I really struggled with this pair because I had difficulty deciphering where short ended and long began, I think that the way you shoot a subject can play a huge part in what the final photograph exposes, for example; if I had shot the railway track with a telephoto lens zooming in on the track in the distance itcould have depicted ‘short’ instead of ‘long’. The track could also have been used for a ‘long / short all-in-one’ as it portrays the length through the continuous train track and the shortness through the piece of track that lay on the side idle. ‘Short’ was taken with an 85mm achromatic lens to isolate the subject from the background; I really liked the childlike quality of the miniature subjects I found on the roadside by a school in North Nottinghamshire and the way that despite the fact they are foreground subjects and therefore bigger in perspective, they remain short conceptually.

Liquid / solid



‘Liquid and solid’ were taken using the same element in both images; one using water and the other using ice.The first shot, ‘liquid’, took around two or three hours in my studio to achieve. It was a laborious task but one that was worth the effort. At first I wanted to take an image of a fast-moving river or a waterfall but after some thought I decided to take this shot of a drop of liquid as it would be more concise. After I took ‘liquid’ I froze the same bowl of water to shoot the following day as solid. I laid the ice on a piece of black cloth to create a contrast within the cracks and different textures and to define its shapes; I applied a solid blue filter to lend a cold feel to the image.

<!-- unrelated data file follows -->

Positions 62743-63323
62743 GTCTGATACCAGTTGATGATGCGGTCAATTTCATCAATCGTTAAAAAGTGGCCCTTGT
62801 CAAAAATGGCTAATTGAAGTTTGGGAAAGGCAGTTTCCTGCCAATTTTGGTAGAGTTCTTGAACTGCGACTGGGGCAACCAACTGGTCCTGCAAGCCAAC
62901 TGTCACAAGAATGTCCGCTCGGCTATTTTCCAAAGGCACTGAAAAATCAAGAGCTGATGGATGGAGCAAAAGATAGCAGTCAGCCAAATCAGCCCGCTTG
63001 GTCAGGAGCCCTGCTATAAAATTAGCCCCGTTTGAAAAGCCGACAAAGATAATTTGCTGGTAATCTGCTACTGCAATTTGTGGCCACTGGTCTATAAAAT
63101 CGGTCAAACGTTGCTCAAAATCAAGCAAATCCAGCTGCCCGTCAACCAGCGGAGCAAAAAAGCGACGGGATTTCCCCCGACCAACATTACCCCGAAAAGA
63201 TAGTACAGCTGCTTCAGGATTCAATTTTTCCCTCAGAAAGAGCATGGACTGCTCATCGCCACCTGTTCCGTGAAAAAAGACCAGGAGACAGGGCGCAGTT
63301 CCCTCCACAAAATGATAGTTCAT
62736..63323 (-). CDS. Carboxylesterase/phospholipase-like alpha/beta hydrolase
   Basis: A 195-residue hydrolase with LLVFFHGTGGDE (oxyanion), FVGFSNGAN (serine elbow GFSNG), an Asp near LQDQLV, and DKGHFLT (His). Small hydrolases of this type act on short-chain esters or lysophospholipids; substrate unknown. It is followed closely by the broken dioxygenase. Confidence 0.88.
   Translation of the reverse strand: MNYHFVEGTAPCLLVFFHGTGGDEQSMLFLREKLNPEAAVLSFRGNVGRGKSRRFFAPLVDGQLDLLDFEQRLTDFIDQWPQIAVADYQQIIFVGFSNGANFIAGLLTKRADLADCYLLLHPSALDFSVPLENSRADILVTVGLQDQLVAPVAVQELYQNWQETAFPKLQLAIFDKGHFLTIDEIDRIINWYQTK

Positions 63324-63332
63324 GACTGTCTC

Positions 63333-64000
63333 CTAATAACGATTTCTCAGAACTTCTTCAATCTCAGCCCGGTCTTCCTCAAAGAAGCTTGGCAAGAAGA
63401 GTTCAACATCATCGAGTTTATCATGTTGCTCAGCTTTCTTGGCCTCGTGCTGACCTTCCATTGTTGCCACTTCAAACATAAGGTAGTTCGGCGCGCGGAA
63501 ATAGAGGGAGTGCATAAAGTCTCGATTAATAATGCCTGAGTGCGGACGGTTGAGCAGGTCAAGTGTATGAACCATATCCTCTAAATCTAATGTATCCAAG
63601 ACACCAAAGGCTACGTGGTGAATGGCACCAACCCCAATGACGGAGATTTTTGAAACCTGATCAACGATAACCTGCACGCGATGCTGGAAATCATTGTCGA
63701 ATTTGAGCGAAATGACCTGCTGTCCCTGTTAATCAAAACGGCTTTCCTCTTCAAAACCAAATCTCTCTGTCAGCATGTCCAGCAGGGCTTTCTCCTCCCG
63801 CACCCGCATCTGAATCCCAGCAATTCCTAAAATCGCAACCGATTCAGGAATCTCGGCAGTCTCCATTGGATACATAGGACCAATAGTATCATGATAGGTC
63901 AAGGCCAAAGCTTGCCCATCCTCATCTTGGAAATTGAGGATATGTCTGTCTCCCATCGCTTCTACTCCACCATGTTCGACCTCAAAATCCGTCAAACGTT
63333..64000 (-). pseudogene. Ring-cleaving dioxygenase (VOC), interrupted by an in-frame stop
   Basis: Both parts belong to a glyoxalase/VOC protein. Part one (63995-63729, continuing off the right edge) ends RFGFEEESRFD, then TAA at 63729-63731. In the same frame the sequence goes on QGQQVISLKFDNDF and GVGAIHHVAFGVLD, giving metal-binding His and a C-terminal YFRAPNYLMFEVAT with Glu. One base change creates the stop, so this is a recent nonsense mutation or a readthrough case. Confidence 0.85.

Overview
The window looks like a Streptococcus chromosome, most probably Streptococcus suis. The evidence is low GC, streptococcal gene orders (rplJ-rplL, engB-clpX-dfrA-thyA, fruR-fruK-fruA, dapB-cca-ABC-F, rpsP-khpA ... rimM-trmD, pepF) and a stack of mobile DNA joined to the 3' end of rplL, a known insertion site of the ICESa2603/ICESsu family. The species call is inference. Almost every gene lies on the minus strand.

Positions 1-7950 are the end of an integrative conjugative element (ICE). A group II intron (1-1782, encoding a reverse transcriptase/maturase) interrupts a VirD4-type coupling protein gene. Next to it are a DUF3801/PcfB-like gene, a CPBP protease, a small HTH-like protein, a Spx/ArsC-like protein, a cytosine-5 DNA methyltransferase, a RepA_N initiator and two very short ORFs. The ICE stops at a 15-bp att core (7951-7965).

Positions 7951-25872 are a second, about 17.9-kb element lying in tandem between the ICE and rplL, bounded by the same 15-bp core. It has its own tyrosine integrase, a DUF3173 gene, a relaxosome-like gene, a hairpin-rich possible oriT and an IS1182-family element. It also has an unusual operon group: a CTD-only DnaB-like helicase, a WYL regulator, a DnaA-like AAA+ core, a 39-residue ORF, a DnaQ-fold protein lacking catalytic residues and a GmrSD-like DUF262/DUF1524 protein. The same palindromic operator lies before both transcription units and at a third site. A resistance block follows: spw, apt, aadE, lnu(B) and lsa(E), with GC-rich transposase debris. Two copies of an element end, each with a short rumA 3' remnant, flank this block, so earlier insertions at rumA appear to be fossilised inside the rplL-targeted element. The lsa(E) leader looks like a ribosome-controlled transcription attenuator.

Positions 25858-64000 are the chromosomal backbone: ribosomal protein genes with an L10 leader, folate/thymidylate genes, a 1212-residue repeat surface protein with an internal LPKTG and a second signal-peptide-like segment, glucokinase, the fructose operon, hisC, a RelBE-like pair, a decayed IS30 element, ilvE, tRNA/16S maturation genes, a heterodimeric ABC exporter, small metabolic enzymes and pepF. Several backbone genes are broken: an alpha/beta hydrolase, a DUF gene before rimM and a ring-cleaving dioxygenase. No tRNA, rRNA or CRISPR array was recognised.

Smooth / rough



For smooth I used a pile of pebbles from the sea taken in my studio. I must say, I found smooth more difficult than I first anticipated. Although smooth is a texture, it is very texture-less; I found this difficult to convey through the medium of photography as I didn’t want my image to lack any interest or composition. I started by photographing the smooth curves of a cream contemporary plastic chair but found that the image lacked detail of any kind, rough on the other hand was easy for opposite reasons.  We are surrounded by textures but presenting something with minimal texture was a real challenge.

Strong / weak



‘Strong’ is my favourite image in the whole set that I have produced for this assignment. I chose eggs because the design of the egg is one of the strongest natural structures in the world, the same structure that is the base for many of our man-madeconstructions throughout history. I used a psychotherapy book to add even more strength to the image as this is a strengthening practise within man-kind. This is a more conceptual image than literal and is very profound. ‘Weak’ is a photograph of two broken gates in the back of a derelict building, one of the gates looks as though it will fall at any moment conveying this word well. I de-saturated some of the colours in the image slightly to make them weaker.